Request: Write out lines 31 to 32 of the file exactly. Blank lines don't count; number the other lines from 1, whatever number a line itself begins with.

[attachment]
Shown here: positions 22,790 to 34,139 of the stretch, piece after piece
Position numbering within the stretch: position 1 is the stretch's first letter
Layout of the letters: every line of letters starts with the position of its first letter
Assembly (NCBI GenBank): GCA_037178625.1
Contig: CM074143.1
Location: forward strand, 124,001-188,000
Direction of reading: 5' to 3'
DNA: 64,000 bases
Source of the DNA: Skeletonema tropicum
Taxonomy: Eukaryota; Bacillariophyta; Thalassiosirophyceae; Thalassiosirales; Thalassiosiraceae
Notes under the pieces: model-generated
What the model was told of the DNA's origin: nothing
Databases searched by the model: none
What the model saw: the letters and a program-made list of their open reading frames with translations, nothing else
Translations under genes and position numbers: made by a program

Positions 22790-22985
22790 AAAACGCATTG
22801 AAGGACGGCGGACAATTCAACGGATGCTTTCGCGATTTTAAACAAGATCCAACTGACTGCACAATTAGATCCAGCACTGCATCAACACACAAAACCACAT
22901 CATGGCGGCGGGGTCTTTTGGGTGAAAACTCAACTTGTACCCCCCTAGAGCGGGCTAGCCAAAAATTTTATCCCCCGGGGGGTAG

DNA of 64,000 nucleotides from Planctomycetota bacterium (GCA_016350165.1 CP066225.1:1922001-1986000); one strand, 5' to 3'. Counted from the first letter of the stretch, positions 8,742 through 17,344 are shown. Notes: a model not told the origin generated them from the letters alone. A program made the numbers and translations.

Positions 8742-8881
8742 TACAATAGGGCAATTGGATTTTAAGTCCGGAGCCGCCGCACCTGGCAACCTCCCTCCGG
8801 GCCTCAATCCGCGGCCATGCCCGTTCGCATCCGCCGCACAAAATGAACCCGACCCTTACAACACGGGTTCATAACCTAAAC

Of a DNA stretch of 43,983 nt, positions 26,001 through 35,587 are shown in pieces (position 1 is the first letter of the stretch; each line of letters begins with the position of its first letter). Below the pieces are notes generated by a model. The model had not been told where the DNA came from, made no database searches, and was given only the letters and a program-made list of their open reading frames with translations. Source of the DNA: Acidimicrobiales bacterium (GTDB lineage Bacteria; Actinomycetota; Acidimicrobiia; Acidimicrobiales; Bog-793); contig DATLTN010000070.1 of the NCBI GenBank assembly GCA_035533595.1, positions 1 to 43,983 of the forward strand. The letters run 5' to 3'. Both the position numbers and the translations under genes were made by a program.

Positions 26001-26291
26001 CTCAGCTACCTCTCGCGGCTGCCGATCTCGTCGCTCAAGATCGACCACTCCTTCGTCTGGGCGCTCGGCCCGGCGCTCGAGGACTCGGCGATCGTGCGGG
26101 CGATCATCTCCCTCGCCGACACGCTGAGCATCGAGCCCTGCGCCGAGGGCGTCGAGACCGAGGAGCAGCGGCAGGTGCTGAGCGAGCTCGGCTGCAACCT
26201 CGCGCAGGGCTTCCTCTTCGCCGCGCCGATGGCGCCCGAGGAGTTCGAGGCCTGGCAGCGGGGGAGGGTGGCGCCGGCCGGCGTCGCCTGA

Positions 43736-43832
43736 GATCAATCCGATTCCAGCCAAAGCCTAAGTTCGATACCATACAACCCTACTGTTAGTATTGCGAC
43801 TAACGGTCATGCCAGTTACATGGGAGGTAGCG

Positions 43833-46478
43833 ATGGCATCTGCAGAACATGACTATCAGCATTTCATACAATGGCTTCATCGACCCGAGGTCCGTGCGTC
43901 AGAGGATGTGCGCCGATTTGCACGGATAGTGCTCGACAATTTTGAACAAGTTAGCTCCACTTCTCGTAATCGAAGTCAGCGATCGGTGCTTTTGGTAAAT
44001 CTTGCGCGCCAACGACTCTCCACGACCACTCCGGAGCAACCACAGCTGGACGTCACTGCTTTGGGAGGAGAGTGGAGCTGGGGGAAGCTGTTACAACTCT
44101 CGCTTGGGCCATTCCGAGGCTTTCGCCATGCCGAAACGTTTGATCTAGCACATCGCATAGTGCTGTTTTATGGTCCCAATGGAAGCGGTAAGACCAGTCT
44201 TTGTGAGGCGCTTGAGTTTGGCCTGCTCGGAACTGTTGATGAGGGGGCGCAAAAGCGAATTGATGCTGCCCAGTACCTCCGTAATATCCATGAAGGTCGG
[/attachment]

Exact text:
43801 TAACGGTCATGCCAGTTACATGGGAGGTAGCG

Positions 43833-46478